An Anniversary Commemorated
The 100th anniversary of the dedication of the Statue of Liberty in New York City harbor in 1886 furnished the occasion for the issuance of commemorative coins in 1986. Officially known as Liberty Enlightening the World, the statue was the work of French sculptor Frederic Auguste Bartholdi and had been presented to the United States by the government of France. Since that time it has been America's most visible symbol of freedom.
Conceived by Bartholdi in 1865, the statue was planned to be ready for the 1776-1876 centennial anniversary of United States independence. Only a small part of the work had been completed by then, and Bartholdi exhibited only the hand and torch of Miss Liberty at the 1876 Centennial Exhibition in Philadelphia. This element of the statue stayed in America drawing visitors until its return to France four years later. In 1884 the statue was completed in Paris, after which it was dismantled and shipped to the United States in 214 numbered crates. Erection work commenced on Bedloe's Island in New York Harbor and was completed on October 28, 1886, when the Statue of Liberty was dedicated by President Grover Cleveland. In 1924 it was designated as a national monument. By the early 1980s it was realized that the statue was in serious need of restoration. Beginning in 1982 plans were made to do the necessary work and to restore the vacant buildings on nearby Ellis Island, which had been used to process the immigration of millions of Europeans and others who sailed past Lady Liberty.
The 1986 Statue of Liberty silver dollars, also known as Ellis Island silver dollars, were made possible by legislation enacted into law on July 9, 1985, which provided for the coinage of up to 10 million silver coins of the dollar denomination, to assist in fundraising for restoration of the Statue of Liberty and the structures on Ellis Island. President Ronald Reagan appointed Lee A. Iacocca, chairman of the board of the Chrysler Corporation, to head the project.
The design of John Mercanti, engraver at the Philadelphia Mint, was chosen for the silver dollar. Matthew Peloso, also of the Engraving Department, worked on certain lettering on the reverse utilizing Mercanti's concept.
The obverse depicted the Statue of Liberty in the foreground, with the main building at Ellis Island in the distance to the left, with the inscription ELLIS / ISLAND / GATEWAY TO / AMERICA above. The reverse illustrated a hand holding a torch, taken from the Statue of Liberty, and an excerpt in four lines from Emma Lazarus' poem, The New Colossus:
GIVE ME YOUR TIRED / YOUR POOR, YOUR HUDDLED / MASSES YEARNING / TO BREATHE FREE. Mercanti's original design included a family behind Liberty, and a ship, but it became too crowded. He removed the family, leaving the Statue and Ellis Island.
Commemorative silver dollars were offered in several purchase options (options 1 and 2 were not relevant to 1986 Statue of Liberty silver dollars):
(3) Two-coin Proof sets contained a 1986-S half dollar and 1986-S silver dollar and were offered at advance discount price for $29, later increased to $31.50. The sale of sets under this option amounted to 3,510,776.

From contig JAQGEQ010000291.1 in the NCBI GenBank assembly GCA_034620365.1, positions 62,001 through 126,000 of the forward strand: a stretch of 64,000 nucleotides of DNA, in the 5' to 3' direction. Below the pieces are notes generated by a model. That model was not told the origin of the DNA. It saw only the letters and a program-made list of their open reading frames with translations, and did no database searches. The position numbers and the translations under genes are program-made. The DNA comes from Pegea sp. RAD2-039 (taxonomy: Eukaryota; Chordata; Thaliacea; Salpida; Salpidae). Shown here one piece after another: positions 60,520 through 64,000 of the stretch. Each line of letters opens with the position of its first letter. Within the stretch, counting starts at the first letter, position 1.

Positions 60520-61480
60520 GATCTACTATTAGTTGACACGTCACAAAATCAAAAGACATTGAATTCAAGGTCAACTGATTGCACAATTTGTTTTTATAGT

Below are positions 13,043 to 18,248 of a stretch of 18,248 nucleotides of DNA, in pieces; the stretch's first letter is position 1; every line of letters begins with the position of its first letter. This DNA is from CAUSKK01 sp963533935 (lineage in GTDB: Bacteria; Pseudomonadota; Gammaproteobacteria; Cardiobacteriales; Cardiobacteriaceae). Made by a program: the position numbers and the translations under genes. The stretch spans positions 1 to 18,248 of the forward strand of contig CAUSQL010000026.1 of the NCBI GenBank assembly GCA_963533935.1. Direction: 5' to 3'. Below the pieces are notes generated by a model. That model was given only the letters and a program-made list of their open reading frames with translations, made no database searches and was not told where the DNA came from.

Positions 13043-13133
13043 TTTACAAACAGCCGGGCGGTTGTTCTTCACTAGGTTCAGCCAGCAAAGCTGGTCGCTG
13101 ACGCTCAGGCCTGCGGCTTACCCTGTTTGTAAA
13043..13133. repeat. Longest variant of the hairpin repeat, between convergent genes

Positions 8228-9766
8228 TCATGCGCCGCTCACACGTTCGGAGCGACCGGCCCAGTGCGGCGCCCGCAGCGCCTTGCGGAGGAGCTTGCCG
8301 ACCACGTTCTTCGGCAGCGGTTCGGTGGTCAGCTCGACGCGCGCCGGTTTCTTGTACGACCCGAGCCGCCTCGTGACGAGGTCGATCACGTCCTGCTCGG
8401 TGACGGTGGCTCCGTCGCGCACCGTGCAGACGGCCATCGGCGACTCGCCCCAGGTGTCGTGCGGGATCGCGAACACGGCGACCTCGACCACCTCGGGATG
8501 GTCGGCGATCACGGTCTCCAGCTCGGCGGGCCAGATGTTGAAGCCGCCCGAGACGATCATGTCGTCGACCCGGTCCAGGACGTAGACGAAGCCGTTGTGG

(4) Two-coin Uncirculated sets containing the 1986-D half dollar and the 1986-P silver dollar at an advance subscription price of $25.50, increased on January 1, 1986 to $28. Sales of pairs of Uncirculated coins under this option amounted to 172,033 sets.
(5) Three-coin Proof sets comprised Proof examples of the 1986-S half dollar, 1986-5 silver dollar and 1986-W $5. Advance discount price was $175, this being raised on January 1,1986 to $206.50. The offer was sold out on January 31, 1986. 343,345 sets were distributed.
(6) Three-coin Uncirculated sets included a 1986-D half dollar, 1986-P dollar, and 1986-W $5 and were offered at an advance discount price of $165, raised to $193 later. The total number of sets distributed comprised 49,406.
(7) Six-coin sets contained 1986-S Proof and 1986-D Uncirculated half dollars, 1986-S Proof and 1986-P Uncirculated dollars, and 1986-W Uncirculated and Proof $5 pieces. These were offered at an advance discount price of $375, subsequently raised to $439.50. By January 31, 1986 sets were sold out, by which time 38,983 orders had been received (Walter Breen points out that Coin World, July 29, 1987, page three, gives the alternative quantity of 39,101).
(8) Prestige Proof sets consisted of regular 1986-S Proof sets from the Lincoln cent to the half dollar plus the Proof 1986-S Statue of Liberty half dollar and the Proof 1986-S Statue of Liberty dollar. These were first offered on March 10, 1986 at a price of $48.50. Subsequently, 599,314 sets were sold.
(9) Single 1986-S Proof dollars were first offered at the discount price of $22.50, then later at $24. 1,922,102 were sold this way.
(10) Single 1986-P Uncirculated dollars were first offered at $20.50, raised on January 1, 1986, to $22. Sold through this option were 463,095 coins.